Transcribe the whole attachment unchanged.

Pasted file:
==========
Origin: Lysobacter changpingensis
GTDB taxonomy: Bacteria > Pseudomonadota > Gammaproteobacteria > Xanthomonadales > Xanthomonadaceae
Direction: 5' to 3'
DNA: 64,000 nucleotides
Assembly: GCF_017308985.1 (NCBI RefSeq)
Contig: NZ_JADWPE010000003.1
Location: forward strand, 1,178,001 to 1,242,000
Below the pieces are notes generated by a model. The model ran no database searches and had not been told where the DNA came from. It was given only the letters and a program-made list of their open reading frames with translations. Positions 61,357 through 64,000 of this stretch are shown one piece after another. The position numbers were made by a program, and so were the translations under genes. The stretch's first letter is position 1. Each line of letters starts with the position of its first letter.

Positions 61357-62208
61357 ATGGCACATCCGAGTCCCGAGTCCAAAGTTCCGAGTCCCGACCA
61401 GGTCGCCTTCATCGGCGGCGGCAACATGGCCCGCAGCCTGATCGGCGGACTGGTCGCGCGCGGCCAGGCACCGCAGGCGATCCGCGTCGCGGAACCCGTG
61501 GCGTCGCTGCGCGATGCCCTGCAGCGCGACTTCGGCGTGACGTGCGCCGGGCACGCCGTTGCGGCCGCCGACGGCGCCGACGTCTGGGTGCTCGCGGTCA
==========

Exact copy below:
Origin: Lysobacter changpingensis
GTDB taxonomy: Bacteria > Pseudomonadota > Gammaproteobacteria > Xanthomonadales > Xanthomonadaceae
Direction: 5' to 3'
DNA: 64,000 nucleotides
Assembly: GCF_017308985.1 (NCBI RefSeq)
Contig: NZ_JADWPE010000003.1
Location: forward strand, 1,178,001 to 1,242,000
Below the pieces are notes generated by a model. The model ran no database searches and had not been told where the DNA came from. It was given only the letters and a program-made list of their open reading frames with translations. Positions 61,357 through 64,000 of this stretch are shown one piece after another. The position numbers were made by a program, and so were the translations under genes. The stretch's first letter is position 1. Each line of letters starts with the position of its first letter.

Positions 61357-62208
61357 ATGGCACATCCGAGTCCCGAGTCCAAAGTTCCGAGTCCCGACCA
61401 GGTCGCCTTCATCGGCGGCGGCAACATGGCCCGCAGCCTGATCGGCGGACTGGTCGCGCGCGGCCAGGCACCGCAGGCGATCCGCGTCGCGGAACCCGTG
61501 GCGTCGCTGCGCGATGCCCTGCAGCGCGACTTCGGCGTGACGTGCGCCGGGCACGCCGTTGCGGCCGCCGACGGCGCCGACGTCTGGGTGCTCGCGGTCA